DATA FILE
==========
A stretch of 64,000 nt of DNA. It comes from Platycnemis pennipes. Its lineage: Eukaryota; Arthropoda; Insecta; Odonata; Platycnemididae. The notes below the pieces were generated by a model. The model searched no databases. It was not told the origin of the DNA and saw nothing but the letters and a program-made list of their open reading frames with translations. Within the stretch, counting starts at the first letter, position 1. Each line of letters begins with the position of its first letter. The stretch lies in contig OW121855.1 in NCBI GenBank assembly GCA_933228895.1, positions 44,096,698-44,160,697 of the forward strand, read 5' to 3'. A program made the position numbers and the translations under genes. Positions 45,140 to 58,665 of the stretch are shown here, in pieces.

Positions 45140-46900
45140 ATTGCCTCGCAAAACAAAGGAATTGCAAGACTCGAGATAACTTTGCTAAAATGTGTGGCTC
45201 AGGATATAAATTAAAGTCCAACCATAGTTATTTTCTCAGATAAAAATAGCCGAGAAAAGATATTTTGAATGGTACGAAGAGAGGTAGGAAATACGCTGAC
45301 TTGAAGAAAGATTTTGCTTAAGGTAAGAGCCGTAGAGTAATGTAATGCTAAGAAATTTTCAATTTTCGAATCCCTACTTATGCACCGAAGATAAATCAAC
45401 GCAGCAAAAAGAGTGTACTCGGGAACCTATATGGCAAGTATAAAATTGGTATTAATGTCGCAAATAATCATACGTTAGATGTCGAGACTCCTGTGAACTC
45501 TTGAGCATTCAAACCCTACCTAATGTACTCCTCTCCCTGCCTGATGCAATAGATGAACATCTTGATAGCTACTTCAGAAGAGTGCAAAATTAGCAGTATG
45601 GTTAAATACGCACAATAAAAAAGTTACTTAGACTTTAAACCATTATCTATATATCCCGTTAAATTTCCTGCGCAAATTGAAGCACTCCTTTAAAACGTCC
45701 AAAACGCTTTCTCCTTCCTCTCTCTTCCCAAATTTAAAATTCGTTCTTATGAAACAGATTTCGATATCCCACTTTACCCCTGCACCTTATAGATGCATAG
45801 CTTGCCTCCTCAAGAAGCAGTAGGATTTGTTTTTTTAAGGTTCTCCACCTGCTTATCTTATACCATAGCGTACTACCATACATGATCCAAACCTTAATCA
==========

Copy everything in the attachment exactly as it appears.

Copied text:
A stretch of 64,000 nt of DNA. It comes from Platycnemis pennipes. Its lineage: Eukaryota; Arthropoda; Insecta; Odonata; Platycnemididae. The notes below the pieces were generated by a model. The model searched no databases. It was not told the origin of the DNA and saw nothing but the letters and a program-made list of their open reading frames with translations. Within the stretch, counting starts at the first letter, position 1. Each line of letters begins with the position of its first letter. The stretch lies in contig OW121855.1 in NCBI GenBank assembly GCA_933228895.1, positions 44,096,698-44,160,697 of the forward strand, read 5' to 3'. A program made the position numbers and the translations under genes. Positions 45,140 to 58,665 of the stretch are shown here, in pieces.

Positions 45140-46900
45140 ATTGCCTCGCAAAACAAAGGAATTGCAAGACTCGAGATAACTTTGCTAAAATGTGTGGCTC
45201 AGGATATAAATTAAAGTCCAACCATAGTTATTTTCTCAGATAAAAATAGCCGAGAAAAGATATTTTGAATGGTACGAAGAGAGGTAGGAAATACGCTGAC
45301 TTGAAGAAAGATTTTGCTTAAGGTAAGAGCCGTAGAGTAATGTAATGCTAAGAAATTTTCAATTTTCGAATCCCTACTTATGCACCGAAGATAAATCAAC
45401 GCAGCAAAAAGAGTGTACTCGGGAACCTATATGGCAAGTATAAAATTGGTATTAATGTCGCAAATAATCATACGTTAGATGTCGAGACTCCTGTGAACTC
45501 TTGAGCATTCAAACCCTACCTAATGTACTCCTCTCCCTGCCTGATGCAATAGATGAACATCTTGATAGCTACTTCAGAAGAGTGCAAAATTAGCAGTATG
45601 GTTAAATACGCACAATAAAAAAGTTACTTAGACTTTAAACCATTATCTATATATCCCGTTAAATTTCCTGCGCAAATTGAAGCACTCCTTTAAAACGTCC
45701 AAAACGCTTTCTCCTTCCTCTCTCTTCCCAAATTTAAAATTCGTTCTTATGAAACAGATTTCGATATCCCACTTTACCCCTGCACCTTATAGATGCATAG
45801 CTTGCCTCCTCAAGAAGCAGTAGGATTTGTTTTTTTAAGGTTCTCCACCTGCTTATCTTATACCATAGCGTACTACCATACATGATCCAAACCTTAATCA